Welcome to the UKWA Home Page › Forums › General › Roadside recovery of boat trailer not covered by RAC ! › Re: Re: Roadside recovery of boat trailer not covered by RAC !
Indeed tube versus tubeless is an interesting question. I have owned well over 25 different boat trailers in my life and ran both tubes and tubeless and have to say I have never ever had a problem with a tube myself. We all know how poor the paint finish is on trailer wheels and that the inevitable rust does often lead to poor seating (and therefore sealing) of a tubeless tyre. A tube does solve this kind of leak and if the tyre and rim are sound (despite any rust) then there is no reason why the tube would have anything other than a positive effect. I must have run over thirty different trailer wheels fitted with tubes (and on many cars) without any problem. I have, however, heard of others having problems with tubes. It seems that on nearly every occasion the tube had got damaged by the tyre levers when refitting the tyre leading to premature failure. The small 8″ wheel is particularly difficult to fit with a tube without damaging the tube when re-fitting the tyre, great care is needed. Indeed they are too small for tyre fitting machines and most tyre shops will simply give the offending wheel to an apprentice along with a pair of long screwdrivers and say “stick a tube in that will you”. As the tyre slowly deflates in use it runs under-inflated and therefore gets too hot and blows out or deflates suddenly. On a car the driver would notice the loss in pressure first but not on a trailer, especially behind a large vehicle like a van or motorhome.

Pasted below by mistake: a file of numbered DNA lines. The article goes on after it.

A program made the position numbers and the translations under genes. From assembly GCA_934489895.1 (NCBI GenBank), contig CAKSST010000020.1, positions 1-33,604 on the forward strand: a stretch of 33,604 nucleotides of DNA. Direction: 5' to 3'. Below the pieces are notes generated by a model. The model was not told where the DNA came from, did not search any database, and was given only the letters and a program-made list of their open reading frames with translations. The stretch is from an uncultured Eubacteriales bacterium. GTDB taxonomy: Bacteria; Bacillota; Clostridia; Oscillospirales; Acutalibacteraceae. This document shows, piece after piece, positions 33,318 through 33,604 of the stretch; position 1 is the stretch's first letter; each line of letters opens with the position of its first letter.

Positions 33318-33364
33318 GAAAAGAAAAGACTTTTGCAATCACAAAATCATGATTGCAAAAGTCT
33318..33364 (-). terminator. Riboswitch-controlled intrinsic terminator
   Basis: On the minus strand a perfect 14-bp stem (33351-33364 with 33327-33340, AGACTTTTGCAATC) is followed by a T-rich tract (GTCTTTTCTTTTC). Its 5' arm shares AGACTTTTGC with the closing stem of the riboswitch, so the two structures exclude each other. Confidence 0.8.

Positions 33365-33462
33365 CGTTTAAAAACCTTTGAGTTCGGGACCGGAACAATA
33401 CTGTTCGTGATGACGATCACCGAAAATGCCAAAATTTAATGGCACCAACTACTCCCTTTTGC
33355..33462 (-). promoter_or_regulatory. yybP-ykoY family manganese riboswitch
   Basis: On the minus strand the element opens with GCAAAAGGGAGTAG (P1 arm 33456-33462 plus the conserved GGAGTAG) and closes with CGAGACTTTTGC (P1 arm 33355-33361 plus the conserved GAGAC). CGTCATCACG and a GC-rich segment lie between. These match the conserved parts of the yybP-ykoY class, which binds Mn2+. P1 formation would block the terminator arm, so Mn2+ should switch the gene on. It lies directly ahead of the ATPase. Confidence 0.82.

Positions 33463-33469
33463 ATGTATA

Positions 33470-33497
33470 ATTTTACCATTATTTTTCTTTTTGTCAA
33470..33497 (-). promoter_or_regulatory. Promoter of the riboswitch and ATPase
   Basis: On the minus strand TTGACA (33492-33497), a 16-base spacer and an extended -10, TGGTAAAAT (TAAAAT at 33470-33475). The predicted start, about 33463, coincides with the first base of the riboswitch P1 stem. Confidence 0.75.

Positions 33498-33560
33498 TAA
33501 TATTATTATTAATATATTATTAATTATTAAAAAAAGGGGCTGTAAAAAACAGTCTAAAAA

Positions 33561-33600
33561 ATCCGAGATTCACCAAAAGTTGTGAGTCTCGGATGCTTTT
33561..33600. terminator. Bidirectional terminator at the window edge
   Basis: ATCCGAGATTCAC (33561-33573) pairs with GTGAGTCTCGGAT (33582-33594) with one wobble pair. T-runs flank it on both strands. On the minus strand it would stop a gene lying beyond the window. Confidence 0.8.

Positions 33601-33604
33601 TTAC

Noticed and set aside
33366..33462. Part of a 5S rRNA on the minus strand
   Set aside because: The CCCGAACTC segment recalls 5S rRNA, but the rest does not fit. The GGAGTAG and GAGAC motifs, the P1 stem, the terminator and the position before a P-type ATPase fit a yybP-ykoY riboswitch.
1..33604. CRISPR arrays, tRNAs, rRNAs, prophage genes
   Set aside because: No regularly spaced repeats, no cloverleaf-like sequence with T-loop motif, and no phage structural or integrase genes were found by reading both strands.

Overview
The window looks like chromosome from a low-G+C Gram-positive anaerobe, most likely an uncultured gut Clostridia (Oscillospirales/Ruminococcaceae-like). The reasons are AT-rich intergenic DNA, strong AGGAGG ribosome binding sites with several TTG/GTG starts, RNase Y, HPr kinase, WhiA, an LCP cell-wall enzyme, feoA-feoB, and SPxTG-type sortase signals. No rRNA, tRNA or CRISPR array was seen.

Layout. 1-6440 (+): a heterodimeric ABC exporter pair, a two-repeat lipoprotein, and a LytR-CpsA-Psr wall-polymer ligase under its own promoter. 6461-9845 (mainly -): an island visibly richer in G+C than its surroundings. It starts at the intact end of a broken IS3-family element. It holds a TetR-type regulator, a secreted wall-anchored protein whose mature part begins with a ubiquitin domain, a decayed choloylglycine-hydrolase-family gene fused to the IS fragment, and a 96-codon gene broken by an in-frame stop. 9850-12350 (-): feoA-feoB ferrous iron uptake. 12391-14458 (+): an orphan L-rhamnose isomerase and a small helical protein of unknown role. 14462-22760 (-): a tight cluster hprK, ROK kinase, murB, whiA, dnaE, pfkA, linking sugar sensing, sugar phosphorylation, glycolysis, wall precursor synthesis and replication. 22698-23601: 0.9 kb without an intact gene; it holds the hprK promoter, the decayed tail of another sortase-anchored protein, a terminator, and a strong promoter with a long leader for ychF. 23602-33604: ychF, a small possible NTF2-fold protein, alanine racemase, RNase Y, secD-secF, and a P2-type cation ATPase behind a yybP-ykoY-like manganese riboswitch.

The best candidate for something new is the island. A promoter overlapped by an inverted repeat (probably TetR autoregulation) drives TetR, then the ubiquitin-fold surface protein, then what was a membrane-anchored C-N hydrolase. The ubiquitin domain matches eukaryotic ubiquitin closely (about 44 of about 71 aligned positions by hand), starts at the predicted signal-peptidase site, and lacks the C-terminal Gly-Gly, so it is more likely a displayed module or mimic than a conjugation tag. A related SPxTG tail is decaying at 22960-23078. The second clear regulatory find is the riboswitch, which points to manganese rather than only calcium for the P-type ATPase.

My first Wayfarer (Moores) was supplied with a purpose built Moores trailer whose suspensions and 8″ wheels with 4 ply tyres was at absolutely maximum capacity with nothing in the boat whatsoever! Properly plated up and everything so you at least knew you couldn’t carry so much as a burgee in the boat. First thing I did was replace suspensions with greater capacity along with 10″ rims and tyres and bigger mudguards of course (having checked that the chassis could handle to theoretical increase in maximum weight). Cost about £250 so around half the cost of a new combi base and good for many years to come.